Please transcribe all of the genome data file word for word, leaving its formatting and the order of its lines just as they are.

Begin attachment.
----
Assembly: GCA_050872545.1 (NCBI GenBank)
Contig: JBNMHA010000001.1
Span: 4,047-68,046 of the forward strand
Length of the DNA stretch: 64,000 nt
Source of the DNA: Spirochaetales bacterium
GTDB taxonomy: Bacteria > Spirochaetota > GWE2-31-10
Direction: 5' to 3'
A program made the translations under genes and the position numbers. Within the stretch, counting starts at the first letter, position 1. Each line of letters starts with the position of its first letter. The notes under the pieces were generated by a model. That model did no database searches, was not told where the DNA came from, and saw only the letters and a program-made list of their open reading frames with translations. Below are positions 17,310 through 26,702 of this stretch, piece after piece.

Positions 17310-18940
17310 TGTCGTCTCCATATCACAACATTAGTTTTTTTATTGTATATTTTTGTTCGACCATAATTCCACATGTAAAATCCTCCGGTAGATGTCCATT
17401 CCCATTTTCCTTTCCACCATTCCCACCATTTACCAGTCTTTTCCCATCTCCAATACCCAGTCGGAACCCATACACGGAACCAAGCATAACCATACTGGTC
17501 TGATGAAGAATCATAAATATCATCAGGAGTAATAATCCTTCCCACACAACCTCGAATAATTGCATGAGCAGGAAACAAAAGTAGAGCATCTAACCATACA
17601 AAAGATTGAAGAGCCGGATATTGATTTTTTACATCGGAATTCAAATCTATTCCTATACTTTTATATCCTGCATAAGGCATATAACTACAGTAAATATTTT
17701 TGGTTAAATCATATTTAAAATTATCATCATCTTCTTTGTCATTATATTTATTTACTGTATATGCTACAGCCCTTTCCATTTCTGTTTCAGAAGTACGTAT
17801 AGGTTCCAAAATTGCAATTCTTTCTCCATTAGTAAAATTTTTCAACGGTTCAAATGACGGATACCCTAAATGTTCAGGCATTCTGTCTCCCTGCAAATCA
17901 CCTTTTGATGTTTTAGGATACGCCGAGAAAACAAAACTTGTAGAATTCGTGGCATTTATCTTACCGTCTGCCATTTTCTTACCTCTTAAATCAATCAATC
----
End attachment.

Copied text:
Assembly: GCA_050872545.1 (NCBI GenBank)
Contig: JBNMHA010000001.1
Span: 4,047-68,046 of the forward strand
Length of the DNA stretch: 64,000 nt
Source of the DNA: Spirochaetales bacterium
GTDB taxonomy: Bacteria > Spirochaetota > GWE2-31-10
Direction: 5' to 3'
A program made the translations under genes and the position numbers. Within the stretch, counting starts at the first letter, position 1. Each line of letters starts with the position of its first letter. The notes under the pieces were generated by a model. That model did no database searches, was not told where the DNA came from, and saw only the letters and a program-made list of their open reading frames with translations. Below are positions 17,310 through 26,702 of this stretch, piece after piece.

Positions 17310-18940
17310 TGTCGTCTCCATATCACAACATTAGTTTTTTTATTGTATATTTTTGTTCGACCATAATTCCACATGTAAAATCCTCCGGTAGATGTCCATT
17401 CCCATTTTCCTTTCCACCATTCCCACCATTTACCAGTCTTTTCCCATCTCCAATACCCAGTCGGAACCCATACACGGAACCAAGCATAACCATACTGGTC
17501 TGATGAAGAATCATAAATATCATCAGGAGTAATAATCCTTCCCACACAACCTCGAATAATTGCATGAGCAGGAAACAAAAGTAGAGCATCTAACCATACA
17601 AAAGATTGAAGAGCCGGATATTGATTTTTTACATCGGAATTCAAATCTATTCCTATACTTTTATATCCTGCATAAGGCATATAACTACAGTAAATATTTT
17701 TGGTTAAATCATATTTAAAATTATCATCATCTTCTTTGTCATTATATTTATTTACTGTATATGCTACAGCCCTTTCCATTTCTGTTTCAGAAGTACGTAT
17801 AGGTTCCAAAATTGCAATTCTTTCTCCATTAGTAAAATTTTTCAACGGTTCAAATGACGGATACCCTAAATGTTCAGGCATTCTGTCTCCCTGCAAATCA
17901 CCTTTTGATGTTTTAGGATACGCCGAGAAAACAAAACTTGTAGAATTCGTGGCATTTATCTTACCGTCTGCCATTTTCTTACCTCTTAAATCAATCAATC